The besties review
Please mind the dust! the site is undergoing Maintenance and will be back up and running soon!
AGNÈS. GETS. BIBLICAL.
But for real, this movie is rife with symbolism. Varda has a lot to say about sex, fidelity, commitment, and faith. The most obvious allusions are to Adam and Eve, but it's not a coincidence that our debonair protagonist works as a carpenter. While it may not be as purely captivating as Cléo from 5 to 7, it is a film I will be revisiting for its complex themes and rich aesthetics.
“It’s not wandering, its withering.”
Definitely my least favorite of Varda’s that I’ve seen so far (after Cléo and Le Bonheur) but still a really interesting and inventive film. To be honest, a lot of my enjoyment came after the fact, while I was watching the Vagabond: Remembrances featurette on Criterion Channel. I think now hat I’ve heard Varda describe the process of making the film in her own words, I will better appreciate Vagabond when I revisit it.
The Gleaners and I
“Half the people are stingy… they won’t allow gleaning because they don’t feel like being nice.”
Filmed and released at the turn of the century, Agnès Varda's The Gleaners and I holds up as one of the most riveting and eccentric documentaries ever made. Its straightforward simplicity yields exceptional power, as Varda follows a number of gleaners who gather food (and other) scraps on the shores, in the streets, and amongst the trees. Though Varda narrates much of the film from behind the camera, she does occasionally step into frame, personally interacting with her subjects instead of simply observing them. Varda even goes so far as to put herself (“I”) in the title. It’s a beautiful and peculiar documentary, but one that fits thematically next to Varda’s narrative films. As I have come to expect from Agnès Varda, The Gleaners and I is a film loaded with symbolism, philosophy, and wonder. I highly recommend.
The Beaches of Agnès
“What is cinema? Light coming from somewhere captured by images more or less dark or colorful. In here, it feels like I live in cinema, cinema is my home. I think I’ve always lived in it.”
It’s always a treat to to hear artists in their own words, especially when their own words are immeasurably thoughtful and poetic. I found The Beaches of Agnès to be a really touching mosaic of emotions, memories, and experimental tangents. There is a moment towards the beginning of the film that really stood out to me, where Angès is crying in the chapel, surrounded by photographs she took of her old friends. It’s the only times you really get to see Varda in a vulnerable state, and it is one of the heartbreaking things I have ever seen.
I couldn’t think of a better way to close out my Varda binge. It isn’t quite her final film, but it does feel like a conclusion. Her relationship with JR is natural and exciting, and the artwork they create together is legitimately beautiful. The final piece (Varda’s eyes and feet on the side of the train) is particularly touching. Throughout the film, Varda’s eyes allow her to see France’s faces, while her feet allow her to visit France’s places... and yet, both are steadily declining with age. It’s a great metaphor, and one that is not lost on Varda.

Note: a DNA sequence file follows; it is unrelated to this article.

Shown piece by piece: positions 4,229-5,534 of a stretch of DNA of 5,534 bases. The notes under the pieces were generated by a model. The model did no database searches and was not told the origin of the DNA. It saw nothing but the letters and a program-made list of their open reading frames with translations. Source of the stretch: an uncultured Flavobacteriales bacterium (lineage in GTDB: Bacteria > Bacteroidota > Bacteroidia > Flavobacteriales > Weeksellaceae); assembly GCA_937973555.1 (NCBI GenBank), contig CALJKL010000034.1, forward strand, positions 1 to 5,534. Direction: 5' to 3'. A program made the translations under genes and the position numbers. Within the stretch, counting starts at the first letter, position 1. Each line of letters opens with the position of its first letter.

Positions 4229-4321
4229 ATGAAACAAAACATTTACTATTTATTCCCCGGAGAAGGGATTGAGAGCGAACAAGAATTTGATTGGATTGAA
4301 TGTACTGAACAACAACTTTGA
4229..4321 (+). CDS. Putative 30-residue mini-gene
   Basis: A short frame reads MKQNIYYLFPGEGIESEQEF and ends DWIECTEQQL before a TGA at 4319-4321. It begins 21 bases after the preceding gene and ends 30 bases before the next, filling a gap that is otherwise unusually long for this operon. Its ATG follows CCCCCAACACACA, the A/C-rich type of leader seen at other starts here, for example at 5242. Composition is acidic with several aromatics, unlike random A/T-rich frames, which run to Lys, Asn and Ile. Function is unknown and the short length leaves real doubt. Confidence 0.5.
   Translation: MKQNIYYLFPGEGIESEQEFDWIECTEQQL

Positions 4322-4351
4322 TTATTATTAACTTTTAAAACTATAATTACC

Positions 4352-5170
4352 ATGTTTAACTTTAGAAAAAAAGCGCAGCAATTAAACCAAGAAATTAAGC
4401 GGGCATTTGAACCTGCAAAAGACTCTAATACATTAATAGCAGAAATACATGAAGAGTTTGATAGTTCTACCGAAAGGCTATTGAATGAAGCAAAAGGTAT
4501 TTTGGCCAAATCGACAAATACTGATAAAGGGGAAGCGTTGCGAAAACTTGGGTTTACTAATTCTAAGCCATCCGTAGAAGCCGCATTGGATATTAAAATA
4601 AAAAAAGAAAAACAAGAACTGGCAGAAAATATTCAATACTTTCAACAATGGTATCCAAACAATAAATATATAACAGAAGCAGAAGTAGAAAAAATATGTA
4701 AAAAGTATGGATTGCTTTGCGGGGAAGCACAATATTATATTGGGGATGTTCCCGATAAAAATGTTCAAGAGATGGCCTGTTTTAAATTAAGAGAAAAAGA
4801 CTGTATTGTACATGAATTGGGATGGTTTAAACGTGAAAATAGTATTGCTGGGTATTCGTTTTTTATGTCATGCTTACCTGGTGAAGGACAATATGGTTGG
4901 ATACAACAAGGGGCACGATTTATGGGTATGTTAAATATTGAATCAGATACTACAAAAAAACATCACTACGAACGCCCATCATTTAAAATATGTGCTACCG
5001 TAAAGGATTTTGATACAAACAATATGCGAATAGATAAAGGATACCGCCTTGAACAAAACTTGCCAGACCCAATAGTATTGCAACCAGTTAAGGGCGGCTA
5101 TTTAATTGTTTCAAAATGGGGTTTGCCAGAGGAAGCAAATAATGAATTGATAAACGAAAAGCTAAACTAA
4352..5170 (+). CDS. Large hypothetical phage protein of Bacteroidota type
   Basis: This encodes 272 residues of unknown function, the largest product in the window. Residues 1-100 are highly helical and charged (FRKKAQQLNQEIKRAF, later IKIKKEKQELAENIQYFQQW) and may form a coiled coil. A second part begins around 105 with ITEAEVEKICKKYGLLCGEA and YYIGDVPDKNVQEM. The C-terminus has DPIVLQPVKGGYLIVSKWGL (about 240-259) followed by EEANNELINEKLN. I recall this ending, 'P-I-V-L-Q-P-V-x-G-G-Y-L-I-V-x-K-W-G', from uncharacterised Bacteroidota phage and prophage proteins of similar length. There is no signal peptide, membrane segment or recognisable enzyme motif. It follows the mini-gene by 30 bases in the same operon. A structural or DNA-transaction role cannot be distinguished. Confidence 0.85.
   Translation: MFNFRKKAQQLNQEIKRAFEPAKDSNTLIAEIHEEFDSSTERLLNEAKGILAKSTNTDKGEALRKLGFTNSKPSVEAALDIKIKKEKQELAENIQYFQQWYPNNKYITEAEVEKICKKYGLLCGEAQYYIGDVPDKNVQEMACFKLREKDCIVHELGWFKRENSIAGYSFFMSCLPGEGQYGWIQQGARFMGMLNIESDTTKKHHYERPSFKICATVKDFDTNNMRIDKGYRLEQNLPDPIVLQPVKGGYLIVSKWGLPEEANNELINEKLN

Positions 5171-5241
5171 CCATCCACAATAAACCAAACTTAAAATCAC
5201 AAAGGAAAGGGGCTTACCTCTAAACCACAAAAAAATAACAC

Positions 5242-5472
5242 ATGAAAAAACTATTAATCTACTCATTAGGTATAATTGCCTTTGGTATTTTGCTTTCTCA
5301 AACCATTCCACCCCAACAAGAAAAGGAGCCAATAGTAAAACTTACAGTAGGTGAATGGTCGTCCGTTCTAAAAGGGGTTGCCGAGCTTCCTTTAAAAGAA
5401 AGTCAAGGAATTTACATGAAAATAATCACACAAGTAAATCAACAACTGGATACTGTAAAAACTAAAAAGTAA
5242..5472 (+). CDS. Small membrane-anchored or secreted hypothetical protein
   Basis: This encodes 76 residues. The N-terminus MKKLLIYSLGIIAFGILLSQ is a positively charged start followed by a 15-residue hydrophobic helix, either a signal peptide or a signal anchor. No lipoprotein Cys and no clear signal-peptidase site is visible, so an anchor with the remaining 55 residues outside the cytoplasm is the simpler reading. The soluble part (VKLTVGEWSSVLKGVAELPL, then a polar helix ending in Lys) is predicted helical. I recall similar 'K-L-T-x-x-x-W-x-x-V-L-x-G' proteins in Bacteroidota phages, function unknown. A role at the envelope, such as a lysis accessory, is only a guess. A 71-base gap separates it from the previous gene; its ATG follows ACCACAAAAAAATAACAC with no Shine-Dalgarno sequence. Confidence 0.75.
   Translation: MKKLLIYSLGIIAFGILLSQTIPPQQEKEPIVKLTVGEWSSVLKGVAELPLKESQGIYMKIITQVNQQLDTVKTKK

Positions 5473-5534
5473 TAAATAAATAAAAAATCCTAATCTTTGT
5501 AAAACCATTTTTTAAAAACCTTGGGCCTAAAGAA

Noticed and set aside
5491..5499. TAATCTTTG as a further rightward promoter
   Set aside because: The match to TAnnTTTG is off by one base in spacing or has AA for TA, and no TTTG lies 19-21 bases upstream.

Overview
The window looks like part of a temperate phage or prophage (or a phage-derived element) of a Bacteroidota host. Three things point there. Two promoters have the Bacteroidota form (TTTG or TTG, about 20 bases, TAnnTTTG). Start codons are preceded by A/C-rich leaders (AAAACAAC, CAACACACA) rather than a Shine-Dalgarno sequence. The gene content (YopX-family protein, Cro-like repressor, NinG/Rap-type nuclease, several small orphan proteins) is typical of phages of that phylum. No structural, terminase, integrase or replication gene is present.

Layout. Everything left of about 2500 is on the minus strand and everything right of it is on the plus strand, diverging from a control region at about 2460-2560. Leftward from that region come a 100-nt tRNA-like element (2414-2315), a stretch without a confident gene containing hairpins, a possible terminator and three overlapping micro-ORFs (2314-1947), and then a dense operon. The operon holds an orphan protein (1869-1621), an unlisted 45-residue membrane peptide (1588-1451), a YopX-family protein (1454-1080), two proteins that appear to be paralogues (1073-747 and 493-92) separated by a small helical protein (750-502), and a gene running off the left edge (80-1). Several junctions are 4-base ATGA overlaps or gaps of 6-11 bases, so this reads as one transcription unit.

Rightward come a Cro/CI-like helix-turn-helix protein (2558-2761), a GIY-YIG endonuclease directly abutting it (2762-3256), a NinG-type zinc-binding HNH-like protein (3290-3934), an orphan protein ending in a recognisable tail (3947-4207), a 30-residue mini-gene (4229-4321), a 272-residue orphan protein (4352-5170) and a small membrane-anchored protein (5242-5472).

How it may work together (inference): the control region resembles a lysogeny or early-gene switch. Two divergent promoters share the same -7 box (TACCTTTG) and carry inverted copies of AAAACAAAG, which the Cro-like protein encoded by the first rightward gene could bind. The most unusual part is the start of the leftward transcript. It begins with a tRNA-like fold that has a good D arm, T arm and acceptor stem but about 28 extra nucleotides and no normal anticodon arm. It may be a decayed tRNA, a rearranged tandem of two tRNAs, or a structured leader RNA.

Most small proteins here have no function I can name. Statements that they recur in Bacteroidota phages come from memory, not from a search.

Another great thing about Faces Places is its intertextuality. Varda draws on past films and experiences (as she so often does), but it’s the inclusion of JR that best connects this film to Varda’s past. JR is a clear visual stand-in for Varda’s “longtime friend” Jean-Luc Godad, though their differences are what make this an interesting generational text.
I am happy to have gone on this brief journey into the world of Agnès Varda, and I look forward to returning there.
What is 5 Film Film Festival (5FFF)?
In short, 5 Film Film Festival is an ongoing personal project to help me watch more classic films. For each mini “festival,” I will choose a random theme (be it a genre, actor, director, etc.) and curate five movies that fit that theme to watch for the first time. When I started this journey, I posted my brief, unpolished thoughts on Letterboxd. I like this more informal, less pretentious mode of watching older movies, so as I begin documenting the project here on the site, don’t expect a lot of in-depth analysis— every “review” will read more like a “first reaction.”
If you’re like me, and you have more than a few blind spots in your cinematic knowledge, then consider joining me on this lifelong endeavor. Watch along, recommend themes, and organize some mini festivals of your own!